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Trouble shooting load average issues

Applies to

GemFire 6 and later

Description

Load average shows how many processes are waiting in the run queue for a system resource (usually a processor). The higher the load average, the more processes are waiting.

Trouble shooting

One way to determine whether a machine has high load average is to use an operating system command such as uptime or top while the application is running.

uptime

The uptime output below shows that the load average is 0.40, 0.46, 0.43 over the last 1, 5 and 15 minutes, respectively.

$ uptime
15:37:27 up 107 days, 2:24, 32 users, load average: 0.40, 0.46, 0.43
Another way to determine whether a machine has high load average is to use either the gemfire stats command or vsd to display the load average values contained in a given GemFire statistics archive. The LinuxProcessStats category contains the load average statistics.

LinuxProcessStats

The gemfire stats command below shows the LinuxProcessStats loadAverage1 value in the stats.gfs archive.

$ gemfire stats :LinuxSystemStats.loadAverage1 -archive=stats.gfs
[info] Found 1 match for ":LinuxSystemStats.loadAverage1"
gfigridcachesw4p, 515600110, LinuxSystemStats: "2009/02/10 16:03:10.442 UTC" samples=2444
loadAverage1 threads: samples=2444 min=0.37 max=147.59 average=28.92 stddev=31.51

The gemfire stats command below shows the LinuxProcessStats loadAverage5 value in the stats.gfs archive.

$ gemfire stats :LinuxSystemStats.loadAverage5 -archive=stats.gfs
[info] Found 1 match for ":LinuxSystemStats.loadAverage5"
gfigridcachesw4p, 515600110, LinuxSystemStats: "2009/02/10 16:03:10.442 UTC" samples=2444
loadAverage5 threads: samples=2444 min=3.96 max=85.9 average=33.19 stddev=19.65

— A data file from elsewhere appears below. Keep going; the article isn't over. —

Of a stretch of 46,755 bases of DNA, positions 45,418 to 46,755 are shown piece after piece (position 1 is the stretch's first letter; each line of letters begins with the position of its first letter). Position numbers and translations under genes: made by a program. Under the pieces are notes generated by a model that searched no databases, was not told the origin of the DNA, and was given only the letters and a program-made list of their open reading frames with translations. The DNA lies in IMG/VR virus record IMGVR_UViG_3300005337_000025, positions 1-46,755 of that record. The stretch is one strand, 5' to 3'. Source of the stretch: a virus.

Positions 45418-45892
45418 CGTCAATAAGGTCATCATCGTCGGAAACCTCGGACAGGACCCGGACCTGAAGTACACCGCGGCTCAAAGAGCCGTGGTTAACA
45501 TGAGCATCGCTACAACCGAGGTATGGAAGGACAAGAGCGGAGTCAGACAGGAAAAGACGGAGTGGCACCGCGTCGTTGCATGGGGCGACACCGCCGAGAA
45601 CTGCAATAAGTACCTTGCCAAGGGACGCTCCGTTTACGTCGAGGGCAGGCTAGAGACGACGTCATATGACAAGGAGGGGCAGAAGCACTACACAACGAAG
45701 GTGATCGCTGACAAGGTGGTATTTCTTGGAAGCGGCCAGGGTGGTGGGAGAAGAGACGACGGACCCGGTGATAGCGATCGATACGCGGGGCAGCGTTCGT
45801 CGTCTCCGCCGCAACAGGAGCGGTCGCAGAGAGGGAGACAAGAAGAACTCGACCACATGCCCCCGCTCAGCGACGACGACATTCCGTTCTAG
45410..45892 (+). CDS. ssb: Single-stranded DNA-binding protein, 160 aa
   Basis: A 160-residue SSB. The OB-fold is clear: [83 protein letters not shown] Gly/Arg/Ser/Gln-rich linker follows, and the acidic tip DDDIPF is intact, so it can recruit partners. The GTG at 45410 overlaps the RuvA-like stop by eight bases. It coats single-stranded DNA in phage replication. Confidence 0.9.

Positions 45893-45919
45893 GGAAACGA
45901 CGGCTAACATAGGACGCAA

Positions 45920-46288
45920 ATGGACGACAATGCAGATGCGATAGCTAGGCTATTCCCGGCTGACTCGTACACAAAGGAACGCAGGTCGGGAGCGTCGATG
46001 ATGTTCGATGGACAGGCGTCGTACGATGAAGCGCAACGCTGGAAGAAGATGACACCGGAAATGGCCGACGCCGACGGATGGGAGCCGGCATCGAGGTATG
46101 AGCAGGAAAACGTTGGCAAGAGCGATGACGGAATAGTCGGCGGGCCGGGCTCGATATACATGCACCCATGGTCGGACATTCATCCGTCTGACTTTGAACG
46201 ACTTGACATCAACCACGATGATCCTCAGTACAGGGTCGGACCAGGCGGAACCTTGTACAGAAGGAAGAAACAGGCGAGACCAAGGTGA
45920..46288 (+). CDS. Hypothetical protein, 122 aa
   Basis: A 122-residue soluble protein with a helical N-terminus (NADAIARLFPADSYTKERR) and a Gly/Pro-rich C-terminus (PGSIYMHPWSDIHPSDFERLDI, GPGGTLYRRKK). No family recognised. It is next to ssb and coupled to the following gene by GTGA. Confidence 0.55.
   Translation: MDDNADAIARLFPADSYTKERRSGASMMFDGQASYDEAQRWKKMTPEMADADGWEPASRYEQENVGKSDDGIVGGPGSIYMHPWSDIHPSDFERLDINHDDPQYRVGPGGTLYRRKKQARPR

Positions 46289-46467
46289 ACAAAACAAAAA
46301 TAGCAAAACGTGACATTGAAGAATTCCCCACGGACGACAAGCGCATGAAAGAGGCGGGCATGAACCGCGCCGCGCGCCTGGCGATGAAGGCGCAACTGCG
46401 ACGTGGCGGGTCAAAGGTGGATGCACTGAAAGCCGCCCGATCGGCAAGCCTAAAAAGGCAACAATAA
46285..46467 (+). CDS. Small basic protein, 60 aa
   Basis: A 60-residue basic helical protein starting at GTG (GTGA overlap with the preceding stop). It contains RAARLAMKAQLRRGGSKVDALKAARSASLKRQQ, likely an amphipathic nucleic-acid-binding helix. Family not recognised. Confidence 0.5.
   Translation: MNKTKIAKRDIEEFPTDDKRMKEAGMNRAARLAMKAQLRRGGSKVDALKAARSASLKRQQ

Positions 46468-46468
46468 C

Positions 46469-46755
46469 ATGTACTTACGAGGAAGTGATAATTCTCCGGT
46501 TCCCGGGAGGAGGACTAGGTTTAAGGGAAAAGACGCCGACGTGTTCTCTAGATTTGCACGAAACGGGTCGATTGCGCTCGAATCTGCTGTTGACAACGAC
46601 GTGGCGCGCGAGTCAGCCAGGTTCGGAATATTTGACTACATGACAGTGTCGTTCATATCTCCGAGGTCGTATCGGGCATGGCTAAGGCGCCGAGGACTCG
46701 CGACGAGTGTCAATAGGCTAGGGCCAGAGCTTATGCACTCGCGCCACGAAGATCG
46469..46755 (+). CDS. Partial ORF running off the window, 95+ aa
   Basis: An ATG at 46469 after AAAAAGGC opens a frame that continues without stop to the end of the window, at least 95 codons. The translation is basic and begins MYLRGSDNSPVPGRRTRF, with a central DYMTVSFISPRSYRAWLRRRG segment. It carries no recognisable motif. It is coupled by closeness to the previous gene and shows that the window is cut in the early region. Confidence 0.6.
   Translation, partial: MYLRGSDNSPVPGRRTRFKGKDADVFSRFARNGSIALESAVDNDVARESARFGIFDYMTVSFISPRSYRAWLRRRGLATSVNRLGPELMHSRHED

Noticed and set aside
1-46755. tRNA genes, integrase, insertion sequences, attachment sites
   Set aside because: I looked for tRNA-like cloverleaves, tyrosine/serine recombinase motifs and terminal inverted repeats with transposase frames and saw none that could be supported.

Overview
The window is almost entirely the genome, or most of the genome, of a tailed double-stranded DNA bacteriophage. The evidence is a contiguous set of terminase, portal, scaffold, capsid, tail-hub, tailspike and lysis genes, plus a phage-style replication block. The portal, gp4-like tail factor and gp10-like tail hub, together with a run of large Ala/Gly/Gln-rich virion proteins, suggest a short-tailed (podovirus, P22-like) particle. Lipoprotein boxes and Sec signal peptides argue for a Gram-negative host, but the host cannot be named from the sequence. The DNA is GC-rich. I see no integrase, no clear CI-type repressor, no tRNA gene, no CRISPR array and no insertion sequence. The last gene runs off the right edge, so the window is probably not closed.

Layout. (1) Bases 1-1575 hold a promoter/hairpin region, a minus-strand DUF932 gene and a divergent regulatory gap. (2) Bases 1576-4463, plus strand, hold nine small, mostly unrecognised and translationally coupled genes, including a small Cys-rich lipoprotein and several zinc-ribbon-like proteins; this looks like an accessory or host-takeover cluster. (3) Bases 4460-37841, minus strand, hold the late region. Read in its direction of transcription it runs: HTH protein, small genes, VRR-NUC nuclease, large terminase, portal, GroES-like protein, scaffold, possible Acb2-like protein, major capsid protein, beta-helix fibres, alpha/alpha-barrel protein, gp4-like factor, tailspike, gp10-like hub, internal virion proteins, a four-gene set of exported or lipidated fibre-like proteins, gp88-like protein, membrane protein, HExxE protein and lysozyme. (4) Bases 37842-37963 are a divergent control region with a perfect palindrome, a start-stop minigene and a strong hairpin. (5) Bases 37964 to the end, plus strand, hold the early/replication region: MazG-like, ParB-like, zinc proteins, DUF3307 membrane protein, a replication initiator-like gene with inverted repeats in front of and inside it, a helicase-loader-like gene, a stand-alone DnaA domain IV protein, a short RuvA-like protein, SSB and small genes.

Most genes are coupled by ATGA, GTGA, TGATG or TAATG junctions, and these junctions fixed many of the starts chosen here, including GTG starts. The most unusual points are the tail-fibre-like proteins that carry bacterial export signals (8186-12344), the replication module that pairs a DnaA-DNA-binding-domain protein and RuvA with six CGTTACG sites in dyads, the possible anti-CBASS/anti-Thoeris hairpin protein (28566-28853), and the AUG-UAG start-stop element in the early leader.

The gemfire stats command below shows the LinuxProcessStats loadAverage15 value in the stats.gfs archive.

$ gemfire stats :LinuxSystemStats.loadAverage15 -archive=stats.gfs
[info] Found 1 match for ":LinuxSystemStats.loadAverage15"
gfigridcachesw4p, 515600110, LinuxSystemStats: "2009/02/10 16:03:10.442 UTC" samples=2444
loadAverage15 threads: samples=2444 min=17.32 max=56.13 average=36.56 stddev=9.53

The vsd Tool

In VSD the load averages can be found in LinuxSystemStats loadAverage1, loadAverage5 and loadAverage15 metrics

Solution

Determining that there is high load is one thing. Finding the source of the load is another (whether it be CPU or I/O). One operating system command that can help determine the cause of high load is top.

The top output shows, among other things, load average, CPU usage percentages and I/O wait (iowait) percentage. The iowait percentage is the percentage of time the CPU is waiting for an I/O to complete. The output below shows a fairly high load average over the past 1 minute (10.40) for the number of CPUs. It also shows that the CPUs are mostly in use (idle=3.0%) and that I/O wait percentage is low (0.4%). In this case, the load is due to CPU.

12:49:24 up 113 days, 23:36, 35 users, load average: 10.40, 5.20, 2.30
615 processes: 587 sleeping, 27 running, 1 zombie, 0 stopped
CPU states: cpu user nice system irq softirq iowait idle
total 61.7% 0.0% 31.4% 0.5% 2.5% 0.4% 3.0%

PID USER PRI NI SIZE RSS SHARE STAT %CPU %MEM TIME CPU COMMAND
22523 user1 15 0 1102M 1.1G 18068 R 3.6 14.1 0:24 1 java
22778 user1 15 0 1102M 1.1G 18068 R 2.1 14.1 0:02 1 java
22682 user1 15 0 1102M 1.1G 18068 R 1.4 14.1 0:07 1 java
22698 user1 15 0 1102M 1.1G 18068 R 1.4 14.1 0:10 0 java
19286 user1 15 0 1100M 1.1G 18080 R 0.5 14.1 0:25 0 java

In this case, the CPU is clearly causing the high load. 

If, instead, the I/O wait percentage was high, then the high load might be related to disk I/O. 

 

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